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Worldcom. Inc Case Study

Autor:   •  November 8, 2018  •  1,398 Words (6 Pages)  •  38 Views

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According to the chief executive at the time of the investigation, John Sidgmore, not only was Ebbers responsible but he put the blame on “the company’s former chief financial officer, Scott Sullivan, and the former controller, David Myers” (The Guardian). Fortunate enough for WorldCom these two men were fired for claiming $3.8 billion in regular expenses incorrectly (The Guardian). This helped to save the corporation as a whole from going down with its chief executives. Just like Ebbers, Sullivan and Myers were arrested for FRAUD. Scott Sullivan and David Myers were charged with securities fraud, conspiracy and many other charges and were facing 65 year in prison (The Guardian). At the time they were arrested in July of 2002 Bernard Ebbers stated that he was “unaware of the accounting problems, and had not been charged” which later was proven to be untrue (The Guardian). All three of these men were said to have withheld information from the company’s accountants, like Arthur Anderson, who also was involved in other corporate accounting scandals like Tyco, Global Crossing and Adelphia.

The stockholders of WorldCom Inc. were especially worried that WorldCom would go bankrupt and have to PIERCE THE CORPORATE VEIL. That means what when they filed for bankruptcy they had the right to hold the share-holders responsible for debt that the company found themselves in through corrupt business practices. The courts are more likely to pierce the corporate veil if there is evidence that a shareholder used corporate assets to pay personal debts. In this case Barnard Ebbers used WorldCom as a personal loans bank and did just as described. His actions would have put all the shareholder in danger of coving the debts of WorldCom if WorldCom would not have come together and keep the company afloat after filling Chapter 11.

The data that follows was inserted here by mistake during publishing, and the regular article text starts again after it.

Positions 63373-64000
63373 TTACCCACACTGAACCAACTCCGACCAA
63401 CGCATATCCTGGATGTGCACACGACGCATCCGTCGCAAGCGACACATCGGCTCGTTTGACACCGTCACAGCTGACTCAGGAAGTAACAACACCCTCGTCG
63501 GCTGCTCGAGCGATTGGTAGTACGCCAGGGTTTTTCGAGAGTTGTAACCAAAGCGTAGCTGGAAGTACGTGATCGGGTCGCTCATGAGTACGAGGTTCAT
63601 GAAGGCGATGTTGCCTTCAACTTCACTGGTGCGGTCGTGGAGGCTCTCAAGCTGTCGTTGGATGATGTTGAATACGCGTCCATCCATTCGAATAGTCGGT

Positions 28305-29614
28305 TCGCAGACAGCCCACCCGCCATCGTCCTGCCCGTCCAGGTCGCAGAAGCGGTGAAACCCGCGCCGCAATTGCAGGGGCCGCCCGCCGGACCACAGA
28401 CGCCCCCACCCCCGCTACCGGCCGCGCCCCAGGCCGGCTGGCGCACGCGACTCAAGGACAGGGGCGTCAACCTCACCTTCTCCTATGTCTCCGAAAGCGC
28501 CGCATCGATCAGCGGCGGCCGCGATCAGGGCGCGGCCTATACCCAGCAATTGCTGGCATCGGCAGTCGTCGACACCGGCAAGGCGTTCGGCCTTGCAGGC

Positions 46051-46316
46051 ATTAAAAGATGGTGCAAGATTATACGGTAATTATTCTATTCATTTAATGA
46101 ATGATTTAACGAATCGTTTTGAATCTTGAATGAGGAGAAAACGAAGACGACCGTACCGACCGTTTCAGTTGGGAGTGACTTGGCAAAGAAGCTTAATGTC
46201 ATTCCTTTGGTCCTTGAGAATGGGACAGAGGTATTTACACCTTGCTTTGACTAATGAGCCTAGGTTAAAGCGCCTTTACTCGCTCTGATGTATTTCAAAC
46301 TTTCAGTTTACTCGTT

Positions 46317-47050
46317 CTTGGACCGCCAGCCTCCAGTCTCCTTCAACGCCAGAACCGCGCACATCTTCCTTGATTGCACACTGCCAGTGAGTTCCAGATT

The newly appointed board members to take Sullivans and Ebbers places said that they would rather MERGE with another company than to sell off the company’s ASSETS to another company breaking WorldCom down into pieces. This would leave most if not all the 60,000 employees of WorldCom worldwide without jobs. Nicholas deB. Katzenbach, and Dennis R. Beresford, the new board members, said they do not want this to happen and they would do whatever it took to keep WorldCom Inc. as a whole company. This mean laying off 17,000 employees and investigating other high powered executives.

The new board has done other things to ensure that WorldCom now renamed as MCI WorldCom. This change was done after WorldCom Inc. filled for bankruptcy. WorldCom in attempts to keep from going under and losing everything merged with MCI Communications in 2003. Then in the first part of 2006 Verizon Enterprise Solutions bought out MCI WorldCom and made it into what we know today. This buy out was important to keep WorldCom from going completely under. If WorldCom Inc. officers would have followed correct accounting protocols none of this would have happened and WorldCom Inc. by itself probably would have been the largest telecommunication provider in the United States today.


Romero, Simon, and Riva D. Atlas. "WorldCom's Collapse: The Overview." The New York Times. The New York Times, 15 Mar. 2005. Web. 11 Feb. 2017.

"Chronology of Events at WorldCom." The New York Times. The New York Times, 15 Mar. 2005. Web. 11 Feb. 2017.

"WorldCom files largest bankruptcy ever." CNNMoney. Cable News Network, 22 July 2002. Web. 11 Feb. 2017.

Tran, Mark. "WorldCom accounting scandal." The Guardian. Guardian News and Media, 09 Aug. 2002. Web. 11 Feb. 2017.

"WorldCom Company Timeline." The Washington Post. WP Company, 15 Mar. 2005. Web. 11 Feb. 2017.


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